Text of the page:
A few words about custom partitions and /var

Aug 30th, 2012 | By | Category: Linux / Freebsd

So I just installed Debian onto my new laptop, this time through vmware with a windows 7 host because I for once have enough ram and cpu to handle virtualization, and this time I felt I was ready to custom configure a more complex partition schema based on my experience.  Not the recommended BS that Debian gives me but something a little more useful.

Right now it looks like this:

 

sda1 = / (5GB)

sda5 = /usr (15GB)

sda6 = /home (35GB)

sda8 = /tmp (2GB)

sda9 = /var (1.4GB)

sda10 = /var/log (3GB)

 

So one thing out of the ordinary you should see here is that /var/log is it’s own partition.  this is one of those things tha tI just don’t know why Debian doesn’t do by default.  In all my years managing webservers and running linux at home one of the most common instances of the fit hitting the shan is when a log file runs amok and fills up the drive.  If it’s all one drive well then you’re hooped in so many ways, but if you have your own partition for /var/log then it’ll just run into loggin errors and your entire system won’t go down the toilet.  So that’s teh first point of this post.  A word from the wise

always make /var/log its own partition!

The next is the size of /var.  I mistakenly went to my old machine, saw that /var was using a total of 300MB, no t including the logs and so I figured, 1.4GB should be more than enough right.. errr, not so much as I got a message today that I had 30MB free.  Now this isn’t a super critical issue as the reason that /var is going to ever use a lot of space is at the very beginning when you are installing everything for the first time.  You see apt-get stores its cache in /var and so if you are installing everything from scratch after you installed debian from a netinst .iso then you’re going to have a ton of stuff in /var/cache.   Now i can’t foresee ever running into this problem again as I won’t be installing 2GB worth of stuff through apt-get in one go ever again but it’s possible it could happen.  So what I did in this case was to move /var/cache to /usr/cache as there is more than enough spare room there by editing /etc/apt/apt.conf and adding the following line:  dir::cache::archives /usr/cache .  I also promptly cleaned out the cache with apt-get clean and brought my /var/cache dir size down to 100MB.  So not sure if this is important to you but if it is you should probably have /var at around 2-3GB instead of 1.5GB like I did.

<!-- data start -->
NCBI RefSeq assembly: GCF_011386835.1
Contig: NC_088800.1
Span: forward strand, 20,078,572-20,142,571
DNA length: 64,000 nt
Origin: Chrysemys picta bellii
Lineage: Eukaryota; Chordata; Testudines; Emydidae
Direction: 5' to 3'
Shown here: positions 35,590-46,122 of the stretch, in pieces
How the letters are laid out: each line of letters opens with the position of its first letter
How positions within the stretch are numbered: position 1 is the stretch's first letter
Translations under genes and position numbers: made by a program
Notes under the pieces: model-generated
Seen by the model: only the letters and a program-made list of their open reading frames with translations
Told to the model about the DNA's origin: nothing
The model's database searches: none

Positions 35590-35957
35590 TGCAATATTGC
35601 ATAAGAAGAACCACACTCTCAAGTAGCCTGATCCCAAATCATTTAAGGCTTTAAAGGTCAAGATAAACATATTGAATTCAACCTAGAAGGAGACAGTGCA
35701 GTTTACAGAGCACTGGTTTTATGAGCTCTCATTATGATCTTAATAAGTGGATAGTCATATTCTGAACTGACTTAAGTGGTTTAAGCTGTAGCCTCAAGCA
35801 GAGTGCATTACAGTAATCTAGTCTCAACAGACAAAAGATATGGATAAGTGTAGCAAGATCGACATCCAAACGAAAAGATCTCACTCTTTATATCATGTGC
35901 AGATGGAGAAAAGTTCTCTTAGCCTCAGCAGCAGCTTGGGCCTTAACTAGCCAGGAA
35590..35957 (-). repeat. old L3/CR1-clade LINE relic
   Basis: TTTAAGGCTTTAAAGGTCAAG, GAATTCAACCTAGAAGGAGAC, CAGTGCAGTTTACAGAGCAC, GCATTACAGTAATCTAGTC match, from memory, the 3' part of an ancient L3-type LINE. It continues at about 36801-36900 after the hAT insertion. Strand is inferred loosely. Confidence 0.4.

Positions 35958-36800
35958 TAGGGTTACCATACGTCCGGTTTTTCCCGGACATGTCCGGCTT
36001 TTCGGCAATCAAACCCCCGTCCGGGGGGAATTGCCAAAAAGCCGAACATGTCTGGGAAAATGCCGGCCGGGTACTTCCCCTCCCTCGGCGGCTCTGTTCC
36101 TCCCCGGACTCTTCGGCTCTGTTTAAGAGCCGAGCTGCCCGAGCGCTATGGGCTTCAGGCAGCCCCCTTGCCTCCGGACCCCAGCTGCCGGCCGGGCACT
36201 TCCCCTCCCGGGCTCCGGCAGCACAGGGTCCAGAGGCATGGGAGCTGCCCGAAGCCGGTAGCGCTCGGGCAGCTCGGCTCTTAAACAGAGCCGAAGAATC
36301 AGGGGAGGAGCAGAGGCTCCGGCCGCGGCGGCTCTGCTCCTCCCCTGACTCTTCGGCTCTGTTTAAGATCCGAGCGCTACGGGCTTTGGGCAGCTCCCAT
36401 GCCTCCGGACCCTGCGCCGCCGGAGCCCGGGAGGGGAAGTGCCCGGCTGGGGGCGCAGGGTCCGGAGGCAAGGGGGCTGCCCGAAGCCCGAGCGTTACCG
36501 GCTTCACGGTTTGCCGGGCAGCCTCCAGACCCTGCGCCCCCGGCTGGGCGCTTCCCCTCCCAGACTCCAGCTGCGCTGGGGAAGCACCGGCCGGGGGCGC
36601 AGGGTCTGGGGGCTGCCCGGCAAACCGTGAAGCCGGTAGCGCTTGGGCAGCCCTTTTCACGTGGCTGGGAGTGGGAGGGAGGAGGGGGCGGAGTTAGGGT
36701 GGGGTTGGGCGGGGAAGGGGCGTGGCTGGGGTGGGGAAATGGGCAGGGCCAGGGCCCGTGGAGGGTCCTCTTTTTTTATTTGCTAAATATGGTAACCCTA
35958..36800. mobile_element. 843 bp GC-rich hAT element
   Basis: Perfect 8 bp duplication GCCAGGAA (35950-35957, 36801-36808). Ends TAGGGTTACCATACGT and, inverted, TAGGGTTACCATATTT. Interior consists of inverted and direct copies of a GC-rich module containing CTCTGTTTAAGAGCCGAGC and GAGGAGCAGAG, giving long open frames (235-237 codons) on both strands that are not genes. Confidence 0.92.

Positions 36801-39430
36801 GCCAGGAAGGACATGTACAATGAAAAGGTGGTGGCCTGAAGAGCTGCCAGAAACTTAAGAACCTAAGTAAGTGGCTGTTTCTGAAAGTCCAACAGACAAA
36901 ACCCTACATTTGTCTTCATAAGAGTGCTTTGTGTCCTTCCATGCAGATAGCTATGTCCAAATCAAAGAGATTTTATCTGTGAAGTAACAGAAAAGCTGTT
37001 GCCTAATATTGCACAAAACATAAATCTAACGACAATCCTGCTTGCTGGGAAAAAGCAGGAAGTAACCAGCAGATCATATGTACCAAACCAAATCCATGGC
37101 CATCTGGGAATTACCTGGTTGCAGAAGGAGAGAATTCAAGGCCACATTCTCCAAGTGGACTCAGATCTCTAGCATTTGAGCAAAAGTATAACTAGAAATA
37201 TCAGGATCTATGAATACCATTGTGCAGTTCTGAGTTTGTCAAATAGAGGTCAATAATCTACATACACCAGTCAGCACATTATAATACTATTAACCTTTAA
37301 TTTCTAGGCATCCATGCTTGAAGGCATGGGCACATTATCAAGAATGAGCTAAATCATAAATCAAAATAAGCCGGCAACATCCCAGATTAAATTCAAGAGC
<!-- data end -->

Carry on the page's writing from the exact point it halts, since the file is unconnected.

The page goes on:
Hope this is useful, it definitely pays to setup your own manual partitioning structure as the extra control can really prevent some nasty system problems down the road.

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